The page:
Working with Which? (aka the Consumers’ Association), we used our new tool FractalScan Surface to survey the online attack surfaces of 25 big UK companies across five different sectors. You can read the Which? article here, which puts the findings into context for consumers; we wanted to provide some more technical details on our approach and the findings.
We’ve worked with Which? before, on spam text messages and reviewing ISP routers, so when Andrew asked if we could help with a new piece of research we were keen to help out. This was not paid work for us; we are happy to partner with Which? on important investigations, and it was a great opportunity to test our tool on some big companies.
Given we were working with the Consumers’ Association, we wanted to pick a range of companies who provide consumer products and services, and went with the banks, airlines, energy and water utilities, and supermarkets. To keep it manageable we went for five companies from each group. We wanted the five biggest companies in each group, and figured that any selection should be broadly representative. We made the choices pretty quickly, so don’t infer anything from omissions or inclusions.
We used our own attack surface tool, FractalScan Surface. It takes domains or IP addresses as initial seeds. In this case we just entered the main UK domain for each company, and let FractalScan Surface do its thing to find respective subdomains. It does a great job on subdomains; the companies, primary domains, and number of subdomains discovered are all shown in the table below:
These are just subdomains of the main domain, so the companies’ approach to domains will have an effect. For example, if the original domain is
supermarket.com then we’ll find
banking.supermarket.com, but not
supermarketbanking.com. For more in-depth research we’d make the effort to add more high-level domains as seeds, but we didn’t have the time to do that here, and sticking to a single seed for each company is consistent.
We mostly tried very hard to be consistent in our approach for all of the companies, to the extent that we left out some results we’d found manually because we didn’t want to have to do the same for every company.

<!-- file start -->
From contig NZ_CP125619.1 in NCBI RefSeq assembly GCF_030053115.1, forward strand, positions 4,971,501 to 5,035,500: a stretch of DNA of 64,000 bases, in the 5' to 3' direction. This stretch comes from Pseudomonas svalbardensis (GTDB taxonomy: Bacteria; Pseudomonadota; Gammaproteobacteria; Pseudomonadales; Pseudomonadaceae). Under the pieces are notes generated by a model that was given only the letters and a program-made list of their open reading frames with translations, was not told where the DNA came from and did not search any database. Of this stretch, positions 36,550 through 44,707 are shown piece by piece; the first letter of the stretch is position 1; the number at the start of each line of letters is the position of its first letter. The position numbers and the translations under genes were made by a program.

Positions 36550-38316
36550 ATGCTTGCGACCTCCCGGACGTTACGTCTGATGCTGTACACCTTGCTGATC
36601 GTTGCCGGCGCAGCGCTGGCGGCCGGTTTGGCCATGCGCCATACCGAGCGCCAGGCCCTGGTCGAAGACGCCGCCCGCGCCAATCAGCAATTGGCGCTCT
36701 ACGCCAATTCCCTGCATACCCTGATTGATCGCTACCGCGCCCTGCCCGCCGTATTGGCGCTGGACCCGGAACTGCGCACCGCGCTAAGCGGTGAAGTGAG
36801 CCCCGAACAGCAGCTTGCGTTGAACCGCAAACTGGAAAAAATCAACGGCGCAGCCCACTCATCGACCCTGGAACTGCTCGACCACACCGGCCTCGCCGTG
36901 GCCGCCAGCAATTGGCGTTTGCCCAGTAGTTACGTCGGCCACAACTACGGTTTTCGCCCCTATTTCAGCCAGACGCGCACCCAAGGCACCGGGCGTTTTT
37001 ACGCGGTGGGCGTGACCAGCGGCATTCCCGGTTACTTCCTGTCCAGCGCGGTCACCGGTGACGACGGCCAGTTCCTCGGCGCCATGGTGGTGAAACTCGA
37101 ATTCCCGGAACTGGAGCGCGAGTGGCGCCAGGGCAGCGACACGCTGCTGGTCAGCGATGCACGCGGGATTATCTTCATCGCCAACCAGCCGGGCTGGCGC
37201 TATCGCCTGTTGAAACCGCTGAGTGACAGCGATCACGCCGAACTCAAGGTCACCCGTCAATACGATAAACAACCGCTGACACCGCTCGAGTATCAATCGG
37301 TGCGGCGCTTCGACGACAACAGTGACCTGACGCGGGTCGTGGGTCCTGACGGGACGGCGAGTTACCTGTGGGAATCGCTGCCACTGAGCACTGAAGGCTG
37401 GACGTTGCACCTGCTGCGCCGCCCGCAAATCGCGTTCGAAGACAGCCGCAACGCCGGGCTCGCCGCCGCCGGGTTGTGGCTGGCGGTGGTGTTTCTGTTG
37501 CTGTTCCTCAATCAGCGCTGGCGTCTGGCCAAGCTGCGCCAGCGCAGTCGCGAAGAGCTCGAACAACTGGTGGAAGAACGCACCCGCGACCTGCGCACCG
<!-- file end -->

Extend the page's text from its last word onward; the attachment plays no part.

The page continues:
To enable FractalScan Surface to comply with the Computer Misuse Act we have to be passive, as we don’t have permission from the included companies to do anything active. This means the FractalScan Surface results are limited to a subset of all possible vulnerabilities and risks that may exist for a target company, specifically those that we can discover with public domain records and websites. These largely consist of:
- Issues with expired or lapsed domain registration.
- Expired TLS certificates or non-TLS websites.
- Improper email configuration i.e. problems with SPF, DKIM and DMARC configuration (our favourite topic).
- Out of date components in public websites.
An important point to note is that attackers aren’t necessarily limited by CMA, so there are likely other issues that we couldn’t find but a malicious attacker could.
We’ve been working very hard lately to reduce the possibility of false-positive results in FractalScan, so we’re confident about the results. Where we could, we did some manual verification of the higher-severity risks.
So how did they all do? We found potential security and misconfiguration issues for all of them, which is pretty typical for large organisations.
For scoring, we could just count up the total number of issues per company, and score them overall. But that doesn’t take into account the number of assets they have. Here’s a graph of the (critical/high) issues per domain, which is more of a measure of how well they’re doing per asset:
Many people won’t be surprised to see the airlines doing the worst, given their long history of data breaches and IT fiascos. On the positive side, even for them we’re only talking about 1 issue for every 30ish domains.